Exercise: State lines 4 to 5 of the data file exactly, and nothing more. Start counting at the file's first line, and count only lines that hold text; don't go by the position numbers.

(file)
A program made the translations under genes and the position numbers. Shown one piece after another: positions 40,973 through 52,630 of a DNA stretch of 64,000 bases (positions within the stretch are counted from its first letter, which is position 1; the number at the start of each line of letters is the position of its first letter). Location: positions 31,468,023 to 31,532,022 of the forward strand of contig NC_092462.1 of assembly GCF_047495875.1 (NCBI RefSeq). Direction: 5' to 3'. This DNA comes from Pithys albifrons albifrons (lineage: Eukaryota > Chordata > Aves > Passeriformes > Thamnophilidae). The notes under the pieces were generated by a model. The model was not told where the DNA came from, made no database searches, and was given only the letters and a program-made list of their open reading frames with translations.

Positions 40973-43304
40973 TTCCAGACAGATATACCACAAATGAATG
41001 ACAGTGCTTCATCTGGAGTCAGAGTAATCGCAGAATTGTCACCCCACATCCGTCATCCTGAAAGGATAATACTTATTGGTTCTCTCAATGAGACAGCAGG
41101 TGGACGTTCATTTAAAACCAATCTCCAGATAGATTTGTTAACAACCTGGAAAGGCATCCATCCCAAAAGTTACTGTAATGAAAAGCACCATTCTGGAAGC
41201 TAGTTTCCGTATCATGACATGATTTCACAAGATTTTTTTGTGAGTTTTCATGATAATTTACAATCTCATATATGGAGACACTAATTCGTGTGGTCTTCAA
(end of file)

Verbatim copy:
41001 ACAGTGCTTCATCTGGAGTCAGAGTAATCGCAGAATTGTCACCCCACATCCGTCATCCTGAAAGGATAATACTTATTGGTTCTCTCAATGAGACAGCAGG
41101 TGGACGTTCATTTAAAACCAATCTCCAGATAGATTTGTTAACAACCTGGAAAGGCATCCATCCCAAAAGTTACTGTAATGAAAAGCACCATTCTGGAAGC